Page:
Publishing Partner: Cambridge University Press CUP Extra Wiley-Blackwell Publisher Login
amazon logo
More Info


New from Oxford University Press!

ad

Latin: A Linguistic Introduction

By Renato Oniga and Norma Shifano

Applies the principles of contemporary linguistics to the study of Latin and provides clear explanations of grammatical rules alongside diagrams to illustrate complex structures.


New from Cambridge University Press!

ad

The Ancient Language, and the Dialect of Cornwall, with an Enlarged Glossary of Cornish Provincial Words

By Frederick W.P. Jago

Containing around 3,700 dialect words from both Cornish and English,, this glossary was published in 1882 by Frederick W. P. Jago (1817–92) in an effort to describe and preserve the dialect as it too declined and it is an invaluable record of a disappearing dialect and way of life.


New from Brill!

ad

Linguistic Bibliography for the Year 2013

The Linguistic Bibliography is by far the most comprehensive bibliographic reference work in the field. This volume contains up-to-date and extensive indexes of names, languages, and subjects.


Academic Paper


Title: An electropalatographic and acoustic study of affricates and fricatives in two Catalan dialects
Author: Daniel Recasens
Email: click here to access email
Institution: Universitat Autònoma de Barcelona
Author: Aina Espinosa
Institution: Institut d'Estudis Catalans
Linguistic Field: Phonetics; Phonology
Subject Language: Catalan-Valencian-Balear
Abstract: The present study is an electropalatographic and acoustic investigation of the fricatives /s, f/ and the affricates /ts, dz, tf, dз/ based on data from five speakers of Majorcan Catalan and five speakers of Valencian Catalan. Results show that the articulatory characteristics of fricatives and affricates agree in several respects: the sounds traditionally labeled /f/ and /tf, dз/ are alveolopalatal, and are articulated at a less anterior location, are less constricted and show more dorsopalatal contact than the alveolars /s/ and /ts, dz/; the two place categories are closer to each other in Valencian than in Majorcan. Compared to voiceless affricates, voiced affricates are more anterior and more constricted, and show less dorsopalatal contact. Data also show that closure location for /tf, dз/ occurs at the alveolar zone, and that articulatory differences among affricates are better specified at frication than at closure. Strict homorganicity between the stop and frication components of affricates appears to hold provided that constriction location at frication is compared with place of articulation at closure offset. In comparison to voiceless affricates, voiced affricates were shorter, and exhibited a longer closure and a shorter frication period, in Majorcan; in Valencian, on the other hand, closures were shortest for /dз/, and frication was systematically longer for voiceless vs. voiced affricates. These duration data appear to conform to a universal trend in Valencian but not in Majorcan where voiced affricates are lengthened intentionally. In both Catalan dialects, vowel duration varies inversely with the duration of the affricate and of its closure and frication components. The implications of these articulatory and duration characteristics for the interpretation of sound changes affecting affricates, i.e. place merging, lenition and devoicing, are discussed.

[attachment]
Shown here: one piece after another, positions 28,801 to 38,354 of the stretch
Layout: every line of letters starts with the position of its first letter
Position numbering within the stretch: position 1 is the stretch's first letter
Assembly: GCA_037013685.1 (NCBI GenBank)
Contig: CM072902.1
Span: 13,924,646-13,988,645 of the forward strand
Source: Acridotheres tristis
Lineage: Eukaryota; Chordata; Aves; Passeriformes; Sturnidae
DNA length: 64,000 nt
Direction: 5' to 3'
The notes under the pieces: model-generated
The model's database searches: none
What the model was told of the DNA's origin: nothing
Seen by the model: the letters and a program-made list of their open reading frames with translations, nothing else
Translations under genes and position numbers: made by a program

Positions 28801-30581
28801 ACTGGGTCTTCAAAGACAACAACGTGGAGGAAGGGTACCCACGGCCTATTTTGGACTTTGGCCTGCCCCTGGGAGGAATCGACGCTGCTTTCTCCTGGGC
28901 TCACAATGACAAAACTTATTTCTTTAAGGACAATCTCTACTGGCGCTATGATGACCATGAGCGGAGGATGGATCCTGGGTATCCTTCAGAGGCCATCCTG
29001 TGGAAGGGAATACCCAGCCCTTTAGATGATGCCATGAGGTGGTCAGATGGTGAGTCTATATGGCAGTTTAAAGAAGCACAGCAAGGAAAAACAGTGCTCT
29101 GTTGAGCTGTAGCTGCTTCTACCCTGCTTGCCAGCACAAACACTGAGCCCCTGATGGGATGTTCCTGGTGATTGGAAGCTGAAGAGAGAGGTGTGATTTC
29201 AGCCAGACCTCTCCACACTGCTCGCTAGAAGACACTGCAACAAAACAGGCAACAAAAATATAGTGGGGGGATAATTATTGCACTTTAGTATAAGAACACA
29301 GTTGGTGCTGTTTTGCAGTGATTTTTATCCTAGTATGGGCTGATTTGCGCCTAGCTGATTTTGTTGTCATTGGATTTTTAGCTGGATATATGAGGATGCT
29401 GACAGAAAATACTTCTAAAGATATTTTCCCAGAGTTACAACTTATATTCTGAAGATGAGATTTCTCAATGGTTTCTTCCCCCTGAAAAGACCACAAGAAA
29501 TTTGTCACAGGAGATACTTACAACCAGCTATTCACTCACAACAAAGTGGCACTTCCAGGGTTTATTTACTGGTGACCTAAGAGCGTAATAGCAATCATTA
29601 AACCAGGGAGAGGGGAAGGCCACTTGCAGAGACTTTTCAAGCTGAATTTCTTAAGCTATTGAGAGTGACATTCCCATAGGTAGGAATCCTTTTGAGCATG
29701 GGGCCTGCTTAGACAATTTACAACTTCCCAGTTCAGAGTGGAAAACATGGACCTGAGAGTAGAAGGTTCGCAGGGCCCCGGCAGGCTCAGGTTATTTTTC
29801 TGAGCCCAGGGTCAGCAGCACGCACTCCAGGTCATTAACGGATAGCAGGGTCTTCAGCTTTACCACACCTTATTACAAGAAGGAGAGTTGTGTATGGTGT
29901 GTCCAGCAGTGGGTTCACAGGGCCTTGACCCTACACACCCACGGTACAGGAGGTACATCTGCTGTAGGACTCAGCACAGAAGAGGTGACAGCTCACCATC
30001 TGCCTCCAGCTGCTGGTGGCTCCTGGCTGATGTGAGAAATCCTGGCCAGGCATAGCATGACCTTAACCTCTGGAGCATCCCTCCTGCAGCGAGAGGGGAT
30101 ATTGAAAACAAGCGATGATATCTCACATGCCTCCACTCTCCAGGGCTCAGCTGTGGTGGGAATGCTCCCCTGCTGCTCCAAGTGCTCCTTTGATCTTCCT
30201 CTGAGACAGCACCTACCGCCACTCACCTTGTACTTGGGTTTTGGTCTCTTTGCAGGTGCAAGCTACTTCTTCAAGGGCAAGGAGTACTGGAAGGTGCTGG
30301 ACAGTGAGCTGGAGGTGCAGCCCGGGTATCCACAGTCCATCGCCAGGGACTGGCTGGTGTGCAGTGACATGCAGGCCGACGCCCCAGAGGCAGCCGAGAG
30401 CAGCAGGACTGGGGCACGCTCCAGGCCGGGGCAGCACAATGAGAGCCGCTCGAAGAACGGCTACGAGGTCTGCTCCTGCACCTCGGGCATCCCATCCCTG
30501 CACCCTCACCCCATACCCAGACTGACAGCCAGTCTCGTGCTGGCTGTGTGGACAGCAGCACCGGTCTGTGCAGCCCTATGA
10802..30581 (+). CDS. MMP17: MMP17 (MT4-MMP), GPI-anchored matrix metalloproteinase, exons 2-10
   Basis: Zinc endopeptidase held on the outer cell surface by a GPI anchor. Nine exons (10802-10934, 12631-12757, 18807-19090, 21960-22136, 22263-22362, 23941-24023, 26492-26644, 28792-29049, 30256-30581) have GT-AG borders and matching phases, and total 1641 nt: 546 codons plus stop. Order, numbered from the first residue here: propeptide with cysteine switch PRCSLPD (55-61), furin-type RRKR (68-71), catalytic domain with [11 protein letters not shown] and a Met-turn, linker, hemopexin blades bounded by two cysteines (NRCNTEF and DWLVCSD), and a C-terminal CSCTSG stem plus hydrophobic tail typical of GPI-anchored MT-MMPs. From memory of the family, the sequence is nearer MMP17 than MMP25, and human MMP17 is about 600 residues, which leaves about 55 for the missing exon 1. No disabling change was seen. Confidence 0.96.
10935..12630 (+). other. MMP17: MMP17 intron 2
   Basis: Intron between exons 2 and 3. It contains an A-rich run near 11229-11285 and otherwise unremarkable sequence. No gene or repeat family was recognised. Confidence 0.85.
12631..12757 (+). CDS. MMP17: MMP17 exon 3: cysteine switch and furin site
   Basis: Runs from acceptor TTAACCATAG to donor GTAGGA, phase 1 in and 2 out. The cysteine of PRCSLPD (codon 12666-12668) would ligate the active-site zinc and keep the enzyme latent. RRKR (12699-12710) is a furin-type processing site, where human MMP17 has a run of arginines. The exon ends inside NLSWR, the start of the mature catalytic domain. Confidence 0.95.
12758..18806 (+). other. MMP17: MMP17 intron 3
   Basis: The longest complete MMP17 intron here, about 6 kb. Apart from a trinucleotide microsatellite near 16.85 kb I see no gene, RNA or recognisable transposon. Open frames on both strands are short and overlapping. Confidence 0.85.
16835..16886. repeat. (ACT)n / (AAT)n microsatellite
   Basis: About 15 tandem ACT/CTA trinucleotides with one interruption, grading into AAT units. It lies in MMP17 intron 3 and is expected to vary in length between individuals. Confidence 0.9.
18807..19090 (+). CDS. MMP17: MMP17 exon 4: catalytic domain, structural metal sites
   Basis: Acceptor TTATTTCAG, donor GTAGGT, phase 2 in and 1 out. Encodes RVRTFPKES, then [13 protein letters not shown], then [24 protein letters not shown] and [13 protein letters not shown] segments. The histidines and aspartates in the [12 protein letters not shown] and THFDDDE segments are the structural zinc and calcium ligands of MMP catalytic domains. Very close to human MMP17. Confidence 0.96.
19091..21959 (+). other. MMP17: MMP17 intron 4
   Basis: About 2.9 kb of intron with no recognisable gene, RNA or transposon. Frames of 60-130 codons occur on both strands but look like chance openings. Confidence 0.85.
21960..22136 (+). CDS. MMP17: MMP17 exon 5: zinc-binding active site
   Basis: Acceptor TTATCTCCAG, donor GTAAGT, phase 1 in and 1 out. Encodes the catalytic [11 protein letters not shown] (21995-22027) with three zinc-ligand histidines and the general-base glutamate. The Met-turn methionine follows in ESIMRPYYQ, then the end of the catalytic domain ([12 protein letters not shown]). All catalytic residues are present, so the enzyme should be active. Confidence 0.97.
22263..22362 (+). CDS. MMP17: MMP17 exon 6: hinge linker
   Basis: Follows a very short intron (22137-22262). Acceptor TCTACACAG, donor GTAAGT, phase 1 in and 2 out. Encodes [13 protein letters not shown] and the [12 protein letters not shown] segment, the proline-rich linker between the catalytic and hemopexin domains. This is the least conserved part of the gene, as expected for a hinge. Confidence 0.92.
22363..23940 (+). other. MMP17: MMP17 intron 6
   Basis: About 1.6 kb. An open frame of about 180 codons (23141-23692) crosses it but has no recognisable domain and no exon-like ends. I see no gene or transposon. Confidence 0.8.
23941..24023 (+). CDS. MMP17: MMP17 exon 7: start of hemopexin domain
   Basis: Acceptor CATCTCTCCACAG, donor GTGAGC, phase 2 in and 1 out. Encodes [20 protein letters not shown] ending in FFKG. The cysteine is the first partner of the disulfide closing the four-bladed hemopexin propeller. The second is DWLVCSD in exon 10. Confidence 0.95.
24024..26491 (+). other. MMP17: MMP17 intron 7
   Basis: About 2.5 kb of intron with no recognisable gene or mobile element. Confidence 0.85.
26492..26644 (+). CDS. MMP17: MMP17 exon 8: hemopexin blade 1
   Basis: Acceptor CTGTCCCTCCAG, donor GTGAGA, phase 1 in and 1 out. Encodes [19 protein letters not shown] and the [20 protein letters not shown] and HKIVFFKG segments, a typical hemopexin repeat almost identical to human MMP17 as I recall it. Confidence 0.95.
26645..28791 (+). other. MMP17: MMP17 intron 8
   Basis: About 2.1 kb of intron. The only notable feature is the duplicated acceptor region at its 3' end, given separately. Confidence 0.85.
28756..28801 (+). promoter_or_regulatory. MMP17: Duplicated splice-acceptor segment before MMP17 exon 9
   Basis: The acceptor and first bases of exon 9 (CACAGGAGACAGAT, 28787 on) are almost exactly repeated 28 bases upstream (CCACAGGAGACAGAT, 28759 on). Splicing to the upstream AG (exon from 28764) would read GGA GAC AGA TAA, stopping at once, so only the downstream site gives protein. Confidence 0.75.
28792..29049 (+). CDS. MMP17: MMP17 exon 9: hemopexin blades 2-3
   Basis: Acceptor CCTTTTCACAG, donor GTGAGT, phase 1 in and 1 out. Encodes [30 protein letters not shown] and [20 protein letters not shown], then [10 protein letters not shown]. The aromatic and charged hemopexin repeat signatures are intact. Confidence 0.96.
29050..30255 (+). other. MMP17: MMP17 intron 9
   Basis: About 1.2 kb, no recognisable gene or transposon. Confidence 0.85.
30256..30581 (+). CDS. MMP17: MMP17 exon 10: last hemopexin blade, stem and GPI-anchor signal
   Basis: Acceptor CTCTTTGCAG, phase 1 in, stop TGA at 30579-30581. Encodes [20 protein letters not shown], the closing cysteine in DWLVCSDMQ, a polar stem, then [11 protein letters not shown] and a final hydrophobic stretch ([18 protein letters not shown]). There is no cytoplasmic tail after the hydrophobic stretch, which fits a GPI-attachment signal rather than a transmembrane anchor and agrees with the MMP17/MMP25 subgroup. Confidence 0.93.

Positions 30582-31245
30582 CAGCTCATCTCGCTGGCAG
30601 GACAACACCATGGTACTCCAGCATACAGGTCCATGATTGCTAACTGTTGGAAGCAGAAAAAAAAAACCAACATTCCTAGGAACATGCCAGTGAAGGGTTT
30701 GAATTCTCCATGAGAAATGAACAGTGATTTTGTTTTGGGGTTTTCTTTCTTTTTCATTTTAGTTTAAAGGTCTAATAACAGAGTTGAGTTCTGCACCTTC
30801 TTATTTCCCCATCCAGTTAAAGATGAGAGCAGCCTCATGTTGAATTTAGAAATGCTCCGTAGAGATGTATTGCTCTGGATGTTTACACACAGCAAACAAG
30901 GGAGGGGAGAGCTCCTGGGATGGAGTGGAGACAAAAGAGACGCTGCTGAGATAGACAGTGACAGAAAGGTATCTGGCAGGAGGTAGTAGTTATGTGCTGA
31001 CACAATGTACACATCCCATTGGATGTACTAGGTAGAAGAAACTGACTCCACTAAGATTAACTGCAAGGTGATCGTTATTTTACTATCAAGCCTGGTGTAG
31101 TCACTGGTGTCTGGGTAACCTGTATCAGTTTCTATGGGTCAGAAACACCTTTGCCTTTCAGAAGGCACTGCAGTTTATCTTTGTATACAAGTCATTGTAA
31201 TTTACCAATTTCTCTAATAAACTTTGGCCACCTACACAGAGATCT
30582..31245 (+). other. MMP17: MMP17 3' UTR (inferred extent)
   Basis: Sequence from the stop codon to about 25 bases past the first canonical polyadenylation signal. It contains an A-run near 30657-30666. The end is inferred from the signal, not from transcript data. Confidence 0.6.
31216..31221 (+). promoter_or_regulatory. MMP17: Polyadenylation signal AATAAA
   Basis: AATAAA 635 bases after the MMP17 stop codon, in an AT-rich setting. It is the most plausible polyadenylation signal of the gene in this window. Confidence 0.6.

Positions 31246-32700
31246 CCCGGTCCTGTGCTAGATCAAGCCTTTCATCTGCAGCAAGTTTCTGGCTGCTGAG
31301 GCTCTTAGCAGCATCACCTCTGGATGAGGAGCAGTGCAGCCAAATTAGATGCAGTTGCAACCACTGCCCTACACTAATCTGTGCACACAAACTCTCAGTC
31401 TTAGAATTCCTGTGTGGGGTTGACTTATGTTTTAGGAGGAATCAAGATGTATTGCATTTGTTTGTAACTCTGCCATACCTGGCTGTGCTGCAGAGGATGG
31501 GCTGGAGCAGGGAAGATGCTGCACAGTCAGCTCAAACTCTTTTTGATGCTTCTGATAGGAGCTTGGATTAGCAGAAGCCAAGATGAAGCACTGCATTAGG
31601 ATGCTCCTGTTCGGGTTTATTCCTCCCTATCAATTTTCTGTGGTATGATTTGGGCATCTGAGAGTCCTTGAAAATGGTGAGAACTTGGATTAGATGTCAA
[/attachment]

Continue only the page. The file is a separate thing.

CUP at LINGUIST

This article appears in Journal of the International Phonetic Association Vol. 37, Issue 2, which you can read on Cambridge's site or on LINGUIST .



Back
Add a new paper
Return to Academic Papers main page
Return to Directory of Linguists main page